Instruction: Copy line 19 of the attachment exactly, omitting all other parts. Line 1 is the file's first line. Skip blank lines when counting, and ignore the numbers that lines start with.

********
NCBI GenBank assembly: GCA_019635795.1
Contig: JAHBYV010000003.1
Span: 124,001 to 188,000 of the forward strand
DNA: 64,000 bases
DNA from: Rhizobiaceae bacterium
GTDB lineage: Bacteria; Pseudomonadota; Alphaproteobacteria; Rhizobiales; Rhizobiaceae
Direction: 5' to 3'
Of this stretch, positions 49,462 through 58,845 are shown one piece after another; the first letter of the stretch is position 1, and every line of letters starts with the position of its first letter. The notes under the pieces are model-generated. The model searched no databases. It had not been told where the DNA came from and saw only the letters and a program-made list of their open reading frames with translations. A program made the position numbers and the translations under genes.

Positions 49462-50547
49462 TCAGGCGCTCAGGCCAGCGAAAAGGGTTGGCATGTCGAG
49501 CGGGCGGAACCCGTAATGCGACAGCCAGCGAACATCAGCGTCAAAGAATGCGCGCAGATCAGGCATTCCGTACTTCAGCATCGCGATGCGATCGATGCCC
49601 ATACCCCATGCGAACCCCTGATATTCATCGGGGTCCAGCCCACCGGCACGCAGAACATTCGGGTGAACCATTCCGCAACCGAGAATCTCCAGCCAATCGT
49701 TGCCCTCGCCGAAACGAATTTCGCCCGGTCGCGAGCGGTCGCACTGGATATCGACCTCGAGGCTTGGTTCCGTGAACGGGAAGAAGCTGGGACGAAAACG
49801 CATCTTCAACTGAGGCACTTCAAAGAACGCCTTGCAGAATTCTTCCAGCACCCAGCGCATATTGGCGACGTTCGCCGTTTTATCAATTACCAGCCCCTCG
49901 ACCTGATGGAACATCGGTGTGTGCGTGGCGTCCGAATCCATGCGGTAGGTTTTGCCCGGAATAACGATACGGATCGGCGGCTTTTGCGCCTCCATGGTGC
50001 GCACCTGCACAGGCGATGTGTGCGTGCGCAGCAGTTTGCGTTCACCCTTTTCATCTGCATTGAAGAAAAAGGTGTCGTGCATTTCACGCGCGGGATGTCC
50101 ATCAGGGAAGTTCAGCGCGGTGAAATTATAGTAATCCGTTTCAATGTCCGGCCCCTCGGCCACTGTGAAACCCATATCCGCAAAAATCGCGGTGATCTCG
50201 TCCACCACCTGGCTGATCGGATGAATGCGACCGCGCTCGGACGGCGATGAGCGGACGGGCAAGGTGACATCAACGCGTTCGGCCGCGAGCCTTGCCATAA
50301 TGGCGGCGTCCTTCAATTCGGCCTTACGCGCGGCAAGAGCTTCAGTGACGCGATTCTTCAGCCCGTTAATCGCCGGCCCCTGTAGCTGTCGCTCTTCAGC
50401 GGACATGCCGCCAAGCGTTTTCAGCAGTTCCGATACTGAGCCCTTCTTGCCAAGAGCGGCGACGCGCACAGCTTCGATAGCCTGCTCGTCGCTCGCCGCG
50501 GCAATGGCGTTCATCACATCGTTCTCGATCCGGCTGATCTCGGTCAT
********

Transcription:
50301 TGGCGGCGTCCTTCAATTCGGCCTTACGCGCGGCAAGAGCTTCAGTGACGCGATTCTTCAGCCCGTTAATCGCCGGCCCCTGTAGCTGTCGCTCTTCAGC